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AI Archive interval and OE Replication

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AI Archive interval and OE Replication

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Just a quick question really. I should know the answer but having a mental block! 

IF OE Replication is enabled, and we've got an AI Archive interval of, say, 15 minutes, if REPL goes down does that mean we have 15 minutes per AI extent to get Replication back up and running because otherwise all the AI extents will be locked pending transfer to target? Then the DB will stop unable to switch AI extents?

Verified Answer
  • Yes. If you are using variable length extents then the last one will continue to grow and the DB will not stop until the AI extents fills its file system. WIth fixed length extents, your DB will stall (with -aistall) or crash if it fills the last extent and cannot switch.

    Paul Koufalis
    White Star Software

    pk@wss.com
    @oeDBA (https://twitter.com/oeDBA)

    ProTop: The #1 Free OpenEdge DB Monitoring Tool
    http://dbappraise.com/protop.html
All Replies
  • Yes. If you are using variable length extents then the last one will continue to grow and the DB will not stop until the AI extents fills its file system. WIth fixed length extents, your DB will stall (with -aistall) or crash if it fills the last extent and cannot switch.

    Paul Koufalis
    White Star Software

    pk@wss.com
    @oeDBA (https://twitter.com/oeDBA)

    ProTop: The #1 Free OpenEdge DB Monitoring Tool
    http://dbappraise.com/protop.html
  • Thanks Paul - good to know the last one will continue to grow if it's variable.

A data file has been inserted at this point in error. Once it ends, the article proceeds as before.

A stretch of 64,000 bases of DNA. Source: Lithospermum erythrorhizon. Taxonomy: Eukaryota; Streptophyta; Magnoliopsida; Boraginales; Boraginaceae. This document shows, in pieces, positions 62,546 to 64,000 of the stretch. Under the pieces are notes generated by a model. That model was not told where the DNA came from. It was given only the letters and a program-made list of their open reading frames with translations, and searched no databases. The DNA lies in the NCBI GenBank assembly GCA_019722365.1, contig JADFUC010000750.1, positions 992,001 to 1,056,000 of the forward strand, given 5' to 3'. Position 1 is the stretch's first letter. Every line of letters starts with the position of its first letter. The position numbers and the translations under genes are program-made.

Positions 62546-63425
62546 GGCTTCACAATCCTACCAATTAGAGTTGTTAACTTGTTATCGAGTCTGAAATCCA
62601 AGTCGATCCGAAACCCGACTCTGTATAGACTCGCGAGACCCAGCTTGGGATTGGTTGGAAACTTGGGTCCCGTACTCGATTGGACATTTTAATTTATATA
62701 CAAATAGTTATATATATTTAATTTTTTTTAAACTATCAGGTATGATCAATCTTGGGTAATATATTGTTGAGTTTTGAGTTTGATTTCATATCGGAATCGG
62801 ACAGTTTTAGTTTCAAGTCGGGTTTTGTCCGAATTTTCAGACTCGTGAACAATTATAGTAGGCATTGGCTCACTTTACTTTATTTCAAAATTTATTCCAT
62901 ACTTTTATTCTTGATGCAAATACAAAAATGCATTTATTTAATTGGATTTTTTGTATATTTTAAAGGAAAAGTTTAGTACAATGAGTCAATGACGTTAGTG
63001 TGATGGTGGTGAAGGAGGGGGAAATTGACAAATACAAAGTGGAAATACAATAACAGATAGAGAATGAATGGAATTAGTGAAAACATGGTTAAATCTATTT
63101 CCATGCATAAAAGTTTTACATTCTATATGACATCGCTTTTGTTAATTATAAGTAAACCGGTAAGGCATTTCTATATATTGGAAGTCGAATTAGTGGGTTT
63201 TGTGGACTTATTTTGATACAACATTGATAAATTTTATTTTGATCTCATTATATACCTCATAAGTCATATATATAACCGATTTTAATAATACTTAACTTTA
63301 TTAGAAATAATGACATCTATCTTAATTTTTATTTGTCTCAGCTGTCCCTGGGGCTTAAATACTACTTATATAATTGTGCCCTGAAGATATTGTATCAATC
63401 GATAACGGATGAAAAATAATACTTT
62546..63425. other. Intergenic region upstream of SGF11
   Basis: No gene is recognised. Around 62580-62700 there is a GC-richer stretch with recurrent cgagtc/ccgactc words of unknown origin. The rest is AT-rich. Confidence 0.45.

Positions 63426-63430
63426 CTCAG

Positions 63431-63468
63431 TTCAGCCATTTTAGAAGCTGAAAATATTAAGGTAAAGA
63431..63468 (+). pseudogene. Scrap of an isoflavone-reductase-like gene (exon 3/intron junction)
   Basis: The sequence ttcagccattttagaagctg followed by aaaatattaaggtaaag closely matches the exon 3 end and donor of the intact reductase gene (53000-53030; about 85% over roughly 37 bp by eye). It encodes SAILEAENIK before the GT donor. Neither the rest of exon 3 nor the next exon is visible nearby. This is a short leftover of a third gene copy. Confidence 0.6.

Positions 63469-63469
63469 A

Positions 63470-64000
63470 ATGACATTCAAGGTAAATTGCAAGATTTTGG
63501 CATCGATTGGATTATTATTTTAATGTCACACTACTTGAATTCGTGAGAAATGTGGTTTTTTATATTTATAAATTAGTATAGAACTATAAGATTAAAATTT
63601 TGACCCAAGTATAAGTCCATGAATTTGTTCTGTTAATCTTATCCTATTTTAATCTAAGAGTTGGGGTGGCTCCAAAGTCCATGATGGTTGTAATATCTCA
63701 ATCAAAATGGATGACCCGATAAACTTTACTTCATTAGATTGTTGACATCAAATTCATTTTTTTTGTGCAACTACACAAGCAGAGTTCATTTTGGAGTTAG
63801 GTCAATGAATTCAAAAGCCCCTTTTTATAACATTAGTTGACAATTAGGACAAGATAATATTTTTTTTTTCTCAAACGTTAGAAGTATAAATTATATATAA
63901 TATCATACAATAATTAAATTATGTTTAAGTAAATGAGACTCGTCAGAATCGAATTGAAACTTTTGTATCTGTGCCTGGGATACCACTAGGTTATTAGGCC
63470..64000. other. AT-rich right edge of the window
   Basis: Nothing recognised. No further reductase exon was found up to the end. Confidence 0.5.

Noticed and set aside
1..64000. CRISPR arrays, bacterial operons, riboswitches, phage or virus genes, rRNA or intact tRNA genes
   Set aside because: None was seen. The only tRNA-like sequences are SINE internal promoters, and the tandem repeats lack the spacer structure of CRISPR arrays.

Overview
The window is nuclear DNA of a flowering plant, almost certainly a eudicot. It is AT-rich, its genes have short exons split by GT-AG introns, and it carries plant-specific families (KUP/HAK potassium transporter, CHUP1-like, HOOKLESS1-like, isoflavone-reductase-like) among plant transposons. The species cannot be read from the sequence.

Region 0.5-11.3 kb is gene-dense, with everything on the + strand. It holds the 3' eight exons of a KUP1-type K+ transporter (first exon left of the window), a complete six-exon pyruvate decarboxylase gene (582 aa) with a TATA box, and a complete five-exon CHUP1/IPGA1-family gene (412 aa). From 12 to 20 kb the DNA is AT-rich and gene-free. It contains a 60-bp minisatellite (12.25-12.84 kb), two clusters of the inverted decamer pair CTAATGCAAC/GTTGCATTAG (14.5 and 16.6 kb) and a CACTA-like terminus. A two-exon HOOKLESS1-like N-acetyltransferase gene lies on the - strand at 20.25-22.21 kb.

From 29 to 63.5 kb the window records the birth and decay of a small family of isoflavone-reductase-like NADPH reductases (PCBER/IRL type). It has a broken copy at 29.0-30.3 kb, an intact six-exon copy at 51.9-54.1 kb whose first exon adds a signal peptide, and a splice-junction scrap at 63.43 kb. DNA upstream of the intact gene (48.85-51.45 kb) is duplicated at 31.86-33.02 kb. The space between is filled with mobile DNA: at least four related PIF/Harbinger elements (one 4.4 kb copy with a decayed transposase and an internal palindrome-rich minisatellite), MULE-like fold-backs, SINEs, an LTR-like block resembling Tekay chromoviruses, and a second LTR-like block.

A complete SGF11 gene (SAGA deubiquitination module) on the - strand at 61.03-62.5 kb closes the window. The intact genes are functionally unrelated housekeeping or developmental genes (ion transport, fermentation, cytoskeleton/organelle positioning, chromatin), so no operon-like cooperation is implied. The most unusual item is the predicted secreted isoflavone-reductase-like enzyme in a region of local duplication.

• So would you set the archive interval higher for a replication enabled database as the REPL target is likely to be the primary DR solution?

  • You can always switch the archive interval to 'on demand' (0) or a longer interval (value in seconds) when you know you're in this situation:

    rfutil james -C aiarchiver setinterval 0

  • True, it's more for when you don't know you're in the situation though! :)

  • Or if you switch every 15 mins, you might add sufficient amount of AI files to get you thru at least 24 hrs in case such a situation happens, ie 96 in this case, so you have a good buffer, and still would be able to make a backup for example while the 'replication down' is being fixed.

  • DR is one reason for AIs but the other reason I recall is to be able to recover from bad data - ie someone goes in and empties a table accidentally.   That accident would replicate just fine.  But you use your AIs to restore until point in time.  So do you consider that before increasing your interval?

  • The interval would have little to do with recovering from bad data. You'd use a roll forward time or transid to recover and this would involve rolling forward one or very many ai files in order to do so ..